You have to know what kind of shape you’re in! It is to your and the plants benefit to accentuate natural plant growth instead of fighting against it. Another very important detail is to understand your plants potential growth rate.

Gold Mop Cypress

A 40 year old landscape planting. There is only 1 pruning method that is effective in this scenario!

DO PLANT TAGS LIE? Now let’s look at some shrub pruning techniques.

THINNING OR GRADUAL RENEWAL PRUNING Examples of common shrubs that benefit from gradual renewal or thinning: Aronia, Clethra, Deutzia, Forsythia, Itea, Lilac, Mockorange, Potentilla, Spirea, Viburnum, Weigelia.

NOT SO GRADUAL RENEWAL PRUNING Shrubs that generally respond well to complete renewal pruning: Aronia, Clethra, Cornus (shrub forms), Deutzia, Forsythia, Hydrangea paniculata, Itea, Mockorange, Potentilla, Privet, Spirea, Taxus, Viburnum, Weigelia.

SHEARING Common shrubs that are often sheared: Azalea, Barberry, Boxwood, Burning Bush, Forsythia, Hibiscus, Lilac (Dwarf), Privet, Taxus.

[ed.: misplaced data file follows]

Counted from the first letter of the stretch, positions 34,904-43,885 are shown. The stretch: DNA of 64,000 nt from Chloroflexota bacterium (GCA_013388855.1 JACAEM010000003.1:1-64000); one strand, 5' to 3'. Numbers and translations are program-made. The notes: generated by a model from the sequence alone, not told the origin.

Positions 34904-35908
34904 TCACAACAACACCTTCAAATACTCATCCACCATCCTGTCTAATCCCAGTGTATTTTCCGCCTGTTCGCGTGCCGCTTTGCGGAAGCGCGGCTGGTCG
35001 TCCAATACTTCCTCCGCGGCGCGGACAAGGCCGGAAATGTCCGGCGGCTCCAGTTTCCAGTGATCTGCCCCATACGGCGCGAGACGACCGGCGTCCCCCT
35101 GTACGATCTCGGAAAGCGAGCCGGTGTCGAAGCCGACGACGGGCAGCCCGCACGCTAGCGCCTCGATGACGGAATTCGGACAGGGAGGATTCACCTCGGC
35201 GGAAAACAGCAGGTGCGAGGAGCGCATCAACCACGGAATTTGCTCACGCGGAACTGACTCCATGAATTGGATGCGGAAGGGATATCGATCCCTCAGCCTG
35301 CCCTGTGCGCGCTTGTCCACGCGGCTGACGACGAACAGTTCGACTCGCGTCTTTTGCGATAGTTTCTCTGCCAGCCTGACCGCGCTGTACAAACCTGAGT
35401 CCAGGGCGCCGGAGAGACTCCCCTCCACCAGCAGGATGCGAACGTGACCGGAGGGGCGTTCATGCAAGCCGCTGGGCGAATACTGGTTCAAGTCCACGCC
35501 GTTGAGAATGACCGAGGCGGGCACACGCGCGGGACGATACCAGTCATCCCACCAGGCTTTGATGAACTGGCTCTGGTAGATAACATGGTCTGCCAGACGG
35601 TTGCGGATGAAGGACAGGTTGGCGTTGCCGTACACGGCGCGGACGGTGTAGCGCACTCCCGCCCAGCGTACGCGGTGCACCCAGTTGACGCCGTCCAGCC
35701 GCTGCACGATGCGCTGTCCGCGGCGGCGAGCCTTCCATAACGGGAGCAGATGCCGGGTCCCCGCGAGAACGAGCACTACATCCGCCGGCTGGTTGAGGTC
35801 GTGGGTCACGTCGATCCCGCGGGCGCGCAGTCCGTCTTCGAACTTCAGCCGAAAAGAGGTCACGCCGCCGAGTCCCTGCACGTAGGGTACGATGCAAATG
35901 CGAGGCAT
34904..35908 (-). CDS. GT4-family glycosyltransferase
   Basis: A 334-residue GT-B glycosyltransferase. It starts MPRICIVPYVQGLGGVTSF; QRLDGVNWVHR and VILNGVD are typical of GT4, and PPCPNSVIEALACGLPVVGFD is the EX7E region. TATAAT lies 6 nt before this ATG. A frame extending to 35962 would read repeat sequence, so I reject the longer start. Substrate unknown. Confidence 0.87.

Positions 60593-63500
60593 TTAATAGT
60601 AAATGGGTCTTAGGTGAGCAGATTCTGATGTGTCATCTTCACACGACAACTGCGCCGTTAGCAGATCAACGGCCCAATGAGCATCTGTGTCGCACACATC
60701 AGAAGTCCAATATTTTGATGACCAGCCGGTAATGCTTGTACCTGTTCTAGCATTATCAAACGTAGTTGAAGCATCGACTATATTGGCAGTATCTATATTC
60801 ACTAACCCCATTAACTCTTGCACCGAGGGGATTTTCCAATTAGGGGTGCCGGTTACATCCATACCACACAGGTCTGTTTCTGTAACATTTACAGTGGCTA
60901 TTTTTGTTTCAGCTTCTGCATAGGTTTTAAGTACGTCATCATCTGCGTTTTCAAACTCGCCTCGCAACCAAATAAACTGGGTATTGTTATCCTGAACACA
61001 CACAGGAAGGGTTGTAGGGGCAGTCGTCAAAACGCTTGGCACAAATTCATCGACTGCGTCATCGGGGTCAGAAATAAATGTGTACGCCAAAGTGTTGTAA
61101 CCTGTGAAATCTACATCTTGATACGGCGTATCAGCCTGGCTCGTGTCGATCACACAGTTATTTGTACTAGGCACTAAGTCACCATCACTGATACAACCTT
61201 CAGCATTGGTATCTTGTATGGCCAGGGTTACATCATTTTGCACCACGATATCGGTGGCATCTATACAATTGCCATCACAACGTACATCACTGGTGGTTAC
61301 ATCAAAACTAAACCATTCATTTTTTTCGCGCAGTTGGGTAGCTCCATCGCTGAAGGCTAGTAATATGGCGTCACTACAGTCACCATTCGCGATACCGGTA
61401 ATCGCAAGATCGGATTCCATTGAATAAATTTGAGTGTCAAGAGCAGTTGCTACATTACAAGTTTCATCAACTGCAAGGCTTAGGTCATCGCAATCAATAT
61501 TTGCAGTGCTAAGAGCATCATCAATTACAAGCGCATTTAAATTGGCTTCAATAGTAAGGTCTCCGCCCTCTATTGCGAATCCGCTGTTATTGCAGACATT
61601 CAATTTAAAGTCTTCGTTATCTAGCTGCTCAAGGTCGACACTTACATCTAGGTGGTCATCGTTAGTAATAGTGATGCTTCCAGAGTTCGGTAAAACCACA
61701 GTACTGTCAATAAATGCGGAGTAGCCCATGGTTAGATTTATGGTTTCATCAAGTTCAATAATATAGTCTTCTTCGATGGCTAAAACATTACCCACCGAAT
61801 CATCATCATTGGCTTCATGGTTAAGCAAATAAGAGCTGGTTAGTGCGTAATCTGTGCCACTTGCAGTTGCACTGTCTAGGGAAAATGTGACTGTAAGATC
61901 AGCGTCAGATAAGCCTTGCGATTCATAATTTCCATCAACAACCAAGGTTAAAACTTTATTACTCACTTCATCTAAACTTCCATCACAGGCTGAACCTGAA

HOW HARD DO YOU WANT TO WORK?

HOW DO YOU HEDGE?

Sheared plants need to be periodically thinned to allow light to penetrate the outer shell of foliage. As a rule, shear twice, prune/thin once.* (*Ideally done in late fall to allow snow penetration)

AND FINALLY… THE MOST FRQUENTLY ASKED QUESTION ABOUT PRUNING IS:

Hydrangea paniculata (Cone shaped, summer flowers) Easy to bloom, hard renewal prune in dormancy. *Trimming a 2nd time in early summer can also be helpful in certain situations. *Certain cultivars respond better to mid-season trimming.

Oak Leaf Hydrangea quercifolia (Large leaves, summer bloom) Thin as needed or prune hard to renew.

Hydrangea macrophylla (Big leaf Hydrangea) Some bloom on old wood, others on new so it is important for you to know what you have and prune accordingly. When in doubt, do not cut all the way down and protect stems from freeze and frost.

Snowball Hydrangea arborescens (Soft leaves, round flowers in summer) For best results, complete renewal pruning every year.

#3 PERENNIAL PRUNING Color is king!

WHY IS PERENNIAL PRUNING IMPORTANT? *MORE COLOR BOTH IN FLOWERS AND FOLIAGE. *EFFECTIVE AND ORGANIC INSECT AND DISEASE CONTROL. *IMPROVES OVERALL GARDEN APPEARANCE. *SAVES WORK AND TIME IN THE GARDEN.

There are many pruning techniques to enhance perennial flower performance. Understanding some of the common terminology may be helpful.